CSL Daily

Posted by on Jul 29, 2016

FACT OF THE DAY: Quam Bene Saturno, Lewis’s first published poem came out in July, 1913 (when he was just 14). It was in Cherbourg School Magazine. – – – QUOTE OF THE DAY: “We must, on pain of idiocy, deny from the very outset the idea that looking at is, by its own nature, […]

Read More

Special Feature

Posted by on Jul 26, 2016

While in Oxford last week I visited the famous Addison’s Walk. It is on the grounds at Magdalen, where Lewis taught for nearly 30 years. I was there attending the Inklings Week that the Inklings Fellowship organized. Dr. Don King was doing an informal tour of Magdalen and when we arrived at the place where […]

Read More

All About Jack

Posted by on Jul 27, 2016

The following is the complete interview (nearly 60 minutes) with Walter Hooper. It was recording in his home on July 20, 2016. As you likely know, Walter has been the central figure since the death of C.S. Lewis in making sure Lewis’ writing that were published in his life were reprinted and also Hooper has […]

Read More

Confirming Quotations

Posted by on Jul 9, 2016

This is part of a series exploring quotations attributed to C.S. Lewis that are questionable for one reason or another. Presently a new article is posted the first Saturday of each month. There is an “at a glance” page HERE to quickly see what has been posted so far in this series. Also, if you haven’t […]

Read More

Recent Posts

Confirming C.S. Lewis Quotations (INTRODUCTION)

This is the official introduction to an occasional series exploring quotations attributed to C.S. Lewis that are questionable for one reason or another. There is an “at a glance” page HERE to quickly see what has been posted so far in this series. 

INTRODUCTION

Why Care?

The first thought some people have when they hear a quotations attributed to C.S. Lewis may not be by him, or that the quote as it is presented is too isolated from its context, is WHO CARES? Obviously, I do and in addition to many other that I know do, I hope you will as well.

Categories of Questionable Quotations

To make sure you are clear with what these mean, the following explanations should help:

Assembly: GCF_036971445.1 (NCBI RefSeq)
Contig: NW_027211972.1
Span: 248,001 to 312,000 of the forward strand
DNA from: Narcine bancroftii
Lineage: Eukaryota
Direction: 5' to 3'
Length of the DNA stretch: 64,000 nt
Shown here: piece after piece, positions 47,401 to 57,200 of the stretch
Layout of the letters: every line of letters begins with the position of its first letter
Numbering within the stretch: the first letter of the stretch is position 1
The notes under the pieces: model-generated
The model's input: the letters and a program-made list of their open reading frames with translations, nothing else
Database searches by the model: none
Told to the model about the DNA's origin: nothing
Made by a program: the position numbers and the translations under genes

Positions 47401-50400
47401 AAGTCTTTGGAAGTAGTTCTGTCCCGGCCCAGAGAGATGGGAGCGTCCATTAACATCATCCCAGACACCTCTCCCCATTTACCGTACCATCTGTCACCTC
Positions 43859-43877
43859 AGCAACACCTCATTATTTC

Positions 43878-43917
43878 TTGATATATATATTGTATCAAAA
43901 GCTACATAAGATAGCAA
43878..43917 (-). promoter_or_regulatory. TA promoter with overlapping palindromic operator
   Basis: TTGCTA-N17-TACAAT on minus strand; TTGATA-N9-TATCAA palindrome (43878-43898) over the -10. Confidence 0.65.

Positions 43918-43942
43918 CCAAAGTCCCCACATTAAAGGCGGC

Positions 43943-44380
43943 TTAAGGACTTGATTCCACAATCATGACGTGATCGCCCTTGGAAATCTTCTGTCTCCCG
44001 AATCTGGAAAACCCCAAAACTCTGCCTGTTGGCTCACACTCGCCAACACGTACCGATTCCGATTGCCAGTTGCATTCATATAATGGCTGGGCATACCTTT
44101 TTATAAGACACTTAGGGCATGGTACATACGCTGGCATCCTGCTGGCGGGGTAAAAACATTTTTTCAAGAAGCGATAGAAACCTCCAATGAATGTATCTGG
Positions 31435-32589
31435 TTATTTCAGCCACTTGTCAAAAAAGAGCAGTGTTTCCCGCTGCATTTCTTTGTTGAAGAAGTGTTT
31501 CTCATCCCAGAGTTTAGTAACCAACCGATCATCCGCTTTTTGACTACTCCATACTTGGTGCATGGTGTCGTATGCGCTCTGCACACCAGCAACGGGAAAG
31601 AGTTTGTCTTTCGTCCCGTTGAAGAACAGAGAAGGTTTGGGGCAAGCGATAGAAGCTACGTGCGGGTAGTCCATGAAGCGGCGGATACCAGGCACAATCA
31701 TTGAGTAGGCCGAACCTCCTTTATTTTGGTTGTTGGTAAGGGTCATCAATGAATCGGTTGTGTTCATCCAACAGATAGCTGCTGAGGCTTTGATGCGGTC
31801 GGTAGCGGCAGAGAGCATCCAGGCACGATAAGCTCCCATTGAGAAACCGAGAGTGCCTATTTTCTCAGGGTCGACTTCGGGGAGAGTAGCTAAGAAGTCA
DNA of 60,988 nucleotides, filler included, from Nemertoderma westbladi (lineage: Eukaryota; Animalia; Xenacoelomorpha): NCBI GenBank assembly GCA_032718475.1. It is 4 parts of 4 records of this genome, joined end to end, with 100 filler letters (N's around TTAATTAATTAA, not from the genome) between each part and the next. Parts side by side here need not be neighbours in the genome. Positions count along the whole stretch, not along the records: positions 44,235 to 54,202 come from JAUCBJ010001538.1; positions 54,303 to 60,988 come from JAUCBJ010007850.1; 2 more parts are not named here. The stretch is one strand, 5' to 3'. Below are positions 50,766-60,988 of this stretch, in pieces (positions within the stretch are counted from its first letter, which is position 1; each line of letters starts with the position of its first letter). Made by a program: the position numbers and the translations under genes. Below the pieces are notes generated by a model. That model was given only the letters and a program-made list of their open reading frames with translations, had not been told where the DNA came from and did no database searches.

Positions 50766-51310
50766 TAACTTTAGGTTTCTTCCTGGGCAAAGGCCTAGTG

1. Not – those falsely attributed to Lewis. Someone else wrote it. Lewis may or may not have written something similar.

  2. Almost – it is either a paraphrase or missing some words or incorrect words, but usually no one else said it as far as we know.

  3. Not Quite – while Lewis wrote it, the quote when isolated means something other than intended (or has the potential to be misunderstood).

WELCOME!

WELCOME!
Sketch courtesy of Jef Murray

Sketch courtesy of Jef Murray

The purpose of Essential C.S. Lewis is to provide useful information to all types of C.S. Lewis fans. So, whether you are new to the works and writings of C.S. Lewis, or have been reading him for years, you should be able to find something new and/or interesting. Something just begun in 2013 are two new features. Below you will notice Jack in Retrospect and Quote of the Day. The first is a weekly column examining what was going on related to Lewis over the years that week. The quotes shared are from something he wrote (or was published) around the same time or month.  The four remaining elements: C.S. Lewis MinuteAll About Jack PodcastLewis Daily Quiz and Fact of the Day are the same as before (click on the links for details if you need it). Something else new is the ability to keep up with this site via Facebook. Please visit and like!

CSL Daily 7/29

Q7-29

FACT OF THE DAY:

Quam Bene Saturno, Lewis’s first published poem came out in July, 1913 (when he was just 14). It was in Cherbourg School Magazine.

– – –

QUOTE OF THE DAY:

“We must, on pain of idiocy, deny from the very outset the idea that looking at is, by its own nature, intrinsically truer or better than looking along. One must look both along and at everything.”

Meditation in a Toolshed
(Published in The Coventry Evening Telegraph on 7/17/1945)

CSL Daily 7/28

Q7-28

FACT OF THE DAY:

The lighthearted essay “A Dream” was first published on this date (7/28) in 1944 in The Spectator. It’s available in Present Concerns.

– – –

QUOTE OF THE DAY:

“In my waking hours I would never [approve some actions]. But the dreaming mind is regrettably immoral.”